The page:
Facial Blurring = Securing Individual Privacy?

Google map privacy?The above image was taken by a Google Streetcar. As is evident, all of the faces in the picture have been blurred in accordance with Google’s anonymization policy. I think that the image nicely works as a lightning rod to capture some of the criticisms and questions that have been arisen around Streetview:

  1. Does the Streetview image-taking process itself, generally, constitute a privacy violation of some sort?
  2. Are individuals’ privacy secured by just blurring faces?
  3. Is this woman’s privacy being violated/infringed upon in so way as a result of having her photo taken?

Google’s response is, no doubt, that individuals who feel that an image is inappropriate can contact the company and they will take the image offline. The problem is that this puts the onus on individuals, though we  might be willing to affirm that Google recognizes photographic privacy as a social value, insofar as any member of society who sees this as a privacy infringement/violation can also ask Google to remove the image. Still, even in the latter case this ‘outsources’ privacy to the community and is a reactive, rather than a proactive, way to limit privacy invasions (if, in fact, the image above constitutes an ‘invasion’). Regardless of whether we want to see privacy as an individual or social value (or, better, as valuable both for individuals and society) we can perhaps more simply ponder whether blurring the face alone is enough to secure individuals’ privacy. Is anonymization the same as securing privacy?

Of course, discussions of ‘securing’ one’s privacy must gravitate to whether not ‘securing’ or ‘controlling’ one’s personal information is the best means of framing privacy discussions. Such discourse often reaffirms liberal positions that information somehow belongs to individuals and that their personal dignity depends on their controlling or limiting ‘violations of the self’. Given that we are necessarily involved in exchanges of personal data throughout our lives, and that such exchanges are not necessarily infringements on our individualism or personal dignity nor entail entail explicit data sharing relationships, the idea that we can ‘control’ ourselves is questionable at best.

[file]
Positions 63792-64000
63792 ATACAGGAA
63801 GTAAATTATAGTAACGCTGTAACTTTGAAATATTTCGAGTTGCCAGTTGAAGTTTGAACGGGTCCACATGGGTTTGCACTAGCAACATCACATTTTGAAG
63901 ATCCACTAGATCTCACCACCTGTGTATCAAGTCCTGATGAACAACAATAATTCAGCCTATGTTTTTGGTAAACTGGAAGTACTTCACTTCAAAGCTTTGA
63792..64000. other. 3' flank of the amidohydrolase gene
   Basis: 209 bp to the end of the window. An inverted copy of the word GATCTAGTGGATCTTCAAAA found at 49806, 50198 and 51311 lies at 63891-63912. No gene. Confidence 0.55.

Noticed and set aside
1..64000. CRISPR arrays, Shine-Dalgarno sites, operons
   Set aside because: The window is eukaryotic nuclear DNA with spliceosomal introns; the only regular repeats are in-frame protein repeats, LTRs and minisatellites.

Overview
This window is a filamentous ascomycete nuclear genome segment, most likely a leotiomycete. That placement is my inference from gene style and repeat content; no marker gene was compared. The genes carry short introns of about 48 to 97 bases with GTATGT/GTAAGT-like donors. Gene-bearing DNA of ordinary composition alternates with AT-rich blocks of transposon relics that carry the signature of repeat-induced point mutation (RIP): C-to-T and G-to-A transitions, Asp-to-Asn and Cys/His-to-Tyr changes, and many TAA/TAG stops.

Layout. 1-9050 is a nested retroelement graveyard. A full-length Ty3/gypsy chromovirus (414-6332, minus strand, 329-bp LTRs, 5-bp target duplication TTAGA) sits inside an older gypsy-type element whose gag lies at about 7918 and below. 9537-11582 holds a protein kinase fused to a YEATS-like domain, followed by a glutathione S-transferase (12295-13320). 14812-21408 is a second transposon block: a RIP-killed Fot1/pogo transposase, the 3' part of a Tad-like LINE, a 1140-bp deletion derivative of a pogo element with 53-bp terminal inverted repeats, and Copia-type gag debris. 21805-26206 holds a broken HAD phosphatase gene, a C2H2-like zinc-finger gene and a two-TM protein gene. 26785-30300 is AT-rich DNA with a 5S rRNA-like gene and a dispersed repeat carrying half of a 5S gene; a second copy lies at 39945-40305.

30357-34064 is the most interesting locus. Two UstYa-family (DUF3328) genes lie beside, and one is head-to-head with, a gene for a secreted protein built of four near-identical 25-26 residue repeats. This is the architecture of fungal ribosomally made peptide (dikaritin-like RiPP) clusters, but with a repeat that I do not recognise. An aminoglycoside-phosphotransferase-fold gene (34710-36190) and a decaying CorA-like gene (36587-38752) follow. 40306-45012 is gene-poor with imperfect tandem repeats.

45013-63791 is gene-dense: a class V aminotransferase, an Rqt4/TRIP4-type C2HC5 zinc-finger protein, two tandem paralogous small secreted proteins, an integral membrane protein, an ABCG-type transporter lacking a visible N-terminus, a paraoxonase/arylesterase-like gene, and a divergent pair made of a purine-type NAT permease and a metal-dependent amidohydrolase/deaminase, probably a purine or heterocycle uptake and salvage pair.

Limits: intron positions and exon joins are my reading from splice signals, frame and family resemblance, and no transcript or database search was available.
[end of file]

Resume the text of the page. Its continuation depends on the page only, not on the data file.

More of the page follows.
Simultaneously, the attitude that there is no privacy in public seems at odds with how we understand the world we live in – we expect (hope?) to be left alone when intentionally secluded in a large park, and feel annoyed when another person moves close to us when there were other places they could occupy in the park. Similarly, we would feel that something was wrong were someone to follow us everywhere we went in public; we expect a certain degree of privacy (anonymity?) in public, even when we are walking ‘in public’. There is really a certain ‘ick’ reaction when some public images are captured and then widely disseminated online (such as the above Google Streetview picture) – there is an expectation that certain contextual, culturally specific privacy norms  should carry over into ‘public’ spaces. While technology advocates might say that privacy norms are shifting as rapidly as the technologies that are infusing our lives, I would suggest that this position is likely over-emphasized by tech companies. These companies, especially those who espouse to ‘do no evil’, should (ought to?) respect the cultural norms of the countries they are operating in. The challenge, of course, thus becomes “how can we identify cultural norms,” and “can we/should we understand cultural norms are paralleling legal norms?”

Unfortunately I don’t have the time to effectively delve into possible ways of understanding these norms, and I recognize that doing so is challenging at best, but companies that want to avoid doing evil would be well served to realize privacy as a cultural, rather than an engineering, issue.